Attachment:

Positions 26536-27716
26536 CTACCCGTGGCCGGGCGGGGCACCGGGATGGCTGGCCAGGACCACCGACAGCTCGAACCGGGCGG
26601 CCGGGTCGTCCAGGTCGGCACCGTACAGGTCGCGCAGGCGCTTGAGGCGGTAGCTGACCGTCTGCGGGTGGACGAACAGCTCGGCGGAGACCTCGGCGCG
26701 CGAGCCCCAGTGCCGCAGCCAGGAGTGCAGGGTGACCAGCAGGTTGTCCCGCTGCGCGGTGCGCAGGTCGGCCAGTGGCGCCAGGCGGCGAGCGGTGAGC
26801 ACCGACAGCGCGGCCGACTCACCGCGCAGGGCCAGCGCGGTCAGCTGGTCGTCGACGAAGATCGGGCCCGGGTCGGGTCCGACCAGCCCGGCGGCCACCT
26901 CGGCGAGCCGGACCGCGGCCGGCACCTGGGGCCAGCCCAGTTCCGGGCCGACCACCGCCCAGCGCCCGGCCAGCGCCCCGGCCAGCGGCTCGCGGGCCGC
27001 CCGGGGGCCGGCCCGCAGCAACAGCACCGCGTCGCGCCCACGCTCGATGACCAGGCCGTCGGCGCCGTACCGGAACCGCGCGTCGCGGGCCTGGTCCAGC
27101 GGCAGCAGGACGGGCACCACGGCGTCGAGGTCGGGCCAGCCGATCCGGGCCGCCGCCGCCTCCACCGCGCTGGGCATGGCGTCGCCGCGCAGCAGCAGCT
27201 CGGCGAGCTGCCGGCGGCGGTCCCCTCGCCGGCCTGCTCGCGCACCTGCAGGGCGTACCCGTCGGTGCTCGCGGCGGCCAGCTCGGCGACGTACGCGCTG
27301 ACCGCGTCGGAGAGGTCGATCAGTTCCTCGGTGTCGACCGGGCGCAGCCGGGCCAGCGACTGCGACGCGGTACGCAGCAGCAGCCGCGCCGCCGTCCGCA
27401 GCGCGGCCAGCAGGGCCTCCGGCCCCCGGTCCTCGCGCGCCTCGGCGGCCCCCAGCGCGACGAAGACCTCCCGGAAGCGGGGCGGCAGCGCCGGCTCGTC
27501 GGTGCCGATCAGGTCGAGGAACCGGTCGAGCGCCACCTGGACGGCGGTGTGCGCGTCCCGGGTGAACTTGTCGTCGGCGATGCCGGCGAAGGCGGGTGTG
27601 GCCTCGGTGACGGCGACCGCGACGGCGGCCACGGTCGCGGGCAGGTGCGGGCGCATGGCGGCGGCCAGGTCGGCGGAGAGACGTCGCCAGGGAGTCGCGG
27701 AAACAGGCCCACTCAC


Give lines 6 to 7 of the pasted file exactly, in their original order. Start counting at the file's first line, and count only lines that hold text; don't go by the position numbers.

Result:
26901 CGGCGAGCCGGACCGCGGCCGGCACCTGGGGCCAGCCCAGTTCCGGGCCGACCACCGCCCAGCGCCCGGCCAGCGCCCCGGCCAGCGGCTCGCGGGCCGC
27001 CCGGGGGCCGGCCCGCAGCAACAGCACCGCGTCGCGCCCACGCTCGATGACCAGGCCGTCGGCGCCGTACCGGAACCGCGCGTCGCGGGCCTGGTCCAGC